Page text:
1. Overview of the human rights and democracy situation: The overall human rights situation in the country continues to improve and there is no systematic abuse of human rights. Kiribati acceded on 22 July 2019 to the 'UN Convention against Torture and Other Cruel, Inhuman or Degrading Treatment or Punishment (UNCAT)'. Gender-based violence continues to be a concern, as it is deeply rooted in behavioural norms. Human rights violations in Kiribati typically include violence against women such as spousal abuse, child abuse and sexual exploitation of children that remain serious challenges in spite of the national legislation condemning it. Violence against children and child malnutrition remain serious concerns. Kiribati's biggest challenge remains climate change. The country is at risk of becoming uninhabitable by the end of the century, which will lead to migration issues.
The accession of Kiribati to the 'UN Convention against Torture and Other Cruel, Inhuman or Degrading Treatment or Punishment (UNCAT)' on 22 July 2019 reinforces the country’s commitment to the promotion of human rights. The accession follows the Kiribati Government’s commitment during its 2015 Universal Periodic Review to thoroughly examine UNCAT and its capacity to implement the Convention. Kiribati has become the 6th Pacific nation to accede to the UNCAT and the 167th State party internationally. Kiribati’s accession also sends an important signal to the Pacific region, which has strategic importance in accelerating ratification and active implementation of the UNCAT within the overarching aspiration to achieve its universal ratification.
2. EU action - key focus areas: The fight against climate change is the priority in EU-Kiribati cooperation. Kiribati is vulnerable to climate change as sea level rise threatens the country’s existence. The EU delegation in Fiji continued to actively promote climate change awareness. In the Pacific region, climate change and human rights are closely intertwined.
EU actions also focus on the eradication of domestic and gender-based violence, Kiribati being a focus country under the Pacific Partnership to End Violence against Women and Girls.
3. EU bilateral political engagement: During 2019, the EU delegation for the Pacific carried out demarches and outreach activities inviting the Pacific Islands States including Kiribati, to support EU human rights initiatives and priorities at the UN level.
4. EU financial engagement: The Regional Financing Agreement worth EUR 13 million to tackle the root causes of gender inequality and violence against women and girls in the Pacific, signed in the margins of the Pacific Islands Forum Leaders’ meeting in Apia in September 2017, continued being implemented. Awareness-raising and support to civil society and non-state actors were essential element for the implementation of the regional roadmap for Civil Societies Organisations (CSOs) in the Pacific. To this purpose, the EU also worked closely with the government, regional organisations, civil society and other donors. In the National Indicative Programme designed under the 11th EDF, a specific financial allocation has been set aside for CSOs (EUR 1 million). The support to CSOs is implemented by the Pacific Islands Forum Secretariat for which the EU allocated for Kiribati EUR 0.3 million. CSOs are empowered to effectively monitor implementation of national gender equality policies, primary prevention actions plans and challenge social norms and behaviours.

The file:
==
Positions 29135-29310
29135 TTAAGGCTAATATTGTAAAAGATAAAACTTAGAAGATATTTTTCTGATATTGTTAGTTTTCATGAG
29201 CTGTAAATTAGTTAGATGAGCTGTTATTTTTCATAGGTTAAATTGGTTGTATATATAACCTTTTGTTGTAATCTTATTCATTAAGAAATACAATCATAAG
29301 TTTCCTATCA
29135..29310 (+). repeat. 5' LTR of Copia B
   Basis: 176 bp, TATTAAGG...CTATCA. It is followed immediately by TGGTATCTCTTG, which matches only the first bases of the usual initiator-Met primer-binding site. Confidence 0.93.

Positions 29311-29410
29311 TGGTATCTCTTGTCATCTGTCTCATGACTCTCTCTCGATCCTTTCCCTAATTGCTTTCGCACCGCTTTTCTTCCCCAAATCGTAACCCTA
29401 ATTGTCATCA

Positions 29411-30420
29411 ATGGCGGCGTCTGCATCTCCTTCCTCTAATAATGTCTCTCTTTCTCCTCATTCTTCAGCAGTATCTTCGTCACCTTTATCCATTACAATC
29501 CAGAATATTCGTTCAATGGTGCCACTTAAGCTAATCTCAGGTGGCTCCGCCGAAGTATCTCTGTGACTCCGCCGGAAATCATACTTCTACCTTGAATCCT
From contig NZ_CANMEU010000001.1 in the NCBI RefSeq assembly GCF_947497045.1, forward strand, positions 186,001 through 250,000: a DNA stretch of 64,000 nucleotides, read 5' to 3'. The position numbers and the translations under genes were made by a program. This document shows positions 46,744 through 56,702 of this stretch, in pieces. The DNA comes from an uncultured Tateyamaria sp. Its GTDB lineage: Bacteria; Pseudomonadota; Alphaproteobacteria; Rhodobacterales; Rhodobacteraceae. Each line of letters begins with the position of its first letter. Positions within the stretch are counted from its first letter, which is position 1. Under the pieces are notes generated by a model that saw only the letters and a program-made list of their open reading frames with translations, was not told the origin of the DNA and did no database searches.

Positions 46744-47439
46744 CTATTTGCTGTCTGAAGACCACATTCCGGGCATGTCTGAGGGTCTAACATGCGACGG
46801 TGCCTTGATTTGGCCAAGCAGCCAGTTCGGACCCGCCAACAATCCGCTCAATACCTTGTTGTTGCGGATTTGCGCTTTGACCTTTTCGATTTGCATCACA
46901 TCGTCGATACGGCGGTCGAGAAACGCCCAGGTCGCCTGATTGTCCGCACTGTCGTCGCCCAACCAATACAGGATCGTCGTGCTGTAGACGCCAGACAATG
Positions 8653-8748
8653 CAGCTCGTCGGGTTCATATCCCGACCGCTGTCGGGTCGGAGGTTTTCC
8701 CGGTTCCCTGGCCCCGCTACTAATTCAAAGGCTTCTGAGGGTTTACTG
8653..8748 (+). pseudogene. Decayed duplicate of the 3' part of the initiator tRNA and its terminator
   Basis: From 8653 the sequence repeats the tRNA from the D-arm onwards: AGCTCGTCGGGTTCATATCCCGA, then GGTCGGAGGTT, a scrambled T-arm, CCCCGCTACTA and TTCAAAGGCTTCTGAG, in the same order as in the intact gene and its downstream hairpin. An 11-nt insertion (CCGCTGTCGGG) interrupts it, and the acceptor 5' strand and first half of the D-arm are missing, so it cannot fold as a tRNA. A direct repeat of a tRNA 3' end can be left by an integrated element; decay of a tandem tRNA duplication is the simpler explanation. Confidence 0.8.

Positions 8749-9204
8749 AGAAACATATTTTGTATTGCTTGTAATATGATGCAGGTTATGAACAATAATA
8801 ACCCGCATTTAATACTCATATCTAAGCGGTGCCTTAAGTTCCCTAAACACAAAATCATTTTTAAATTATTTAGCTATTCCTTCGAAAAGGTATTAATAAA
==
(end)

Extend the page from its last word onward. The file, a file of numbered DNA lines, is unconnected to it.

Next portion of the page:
The EU also funds the Pacific Islands Forum Secretariat (PIFS) human rights-related initiatives
5. Multilateral context: Kiribati is a party to five of the core International Human Rights Treaties, and notably to: the 'Convention against Torture (CAT)', the 'Convention on the Elimination of All Forms of Discrimination against Women (CEDAW)', the 'Convention on the Rights of the Child (CRC)', and the 'Convention on the Rights of Persons with Disabilities (CRPD)'. Kiribati has also acceded to the two optional protocols of the CRC – on the involvement of children in armed conflict (CRC-OP-AC), and on the sale of children child prostitution and child pornography (CRC-OP-SC). Kiribati acceded on 22 July 2019 to the 'UN Convention against Torture and Other Cruel, Inhuman or Degrading Treatment or Punishment’ (UNCAT).
Despite this, legal protection of human rights remains weak. This is primarily due to poor incorporation of human rights treaties into domestic law and a lack of domestic legislative provisions for human rights protection. Kiribati’s capacity to implement international human rights treaties is constrained by financial considerations, as well as by the reporting burden. Nevertheless, in February 2019, Kiribati finally submitted its reports to the CEDAW Committee, the CRC Committee, and the Committee on the Rights of Persons with Disabilities, which were due since 2005, 2011 and 2015 respectively.
Kiribati is yet to accede to the 'International Covenant on Civil and Political Rights (CCPR)', the 'Convention for the Protection of All Persons from Enforced Disappearance (CED)', the 'International Convention on the Elimination of All Forms of Racial Discrimination (CERD)', the 'International Covenant on Economic, Social and Cultural Rights (CESCR)', and the 'International Convention on the Protection of the Rights of All Migrant Workers and Members of Their Families (CMW)'.
Kiribati has not extended a Standing Invitation to the UN Special Procedures, nor acceded to the Rome Statute of the International Criminal Court. The second Universal Periodic Review (UPR) for Kiribati took place in January 2015 and its third UPR, as scheduled in January 2020.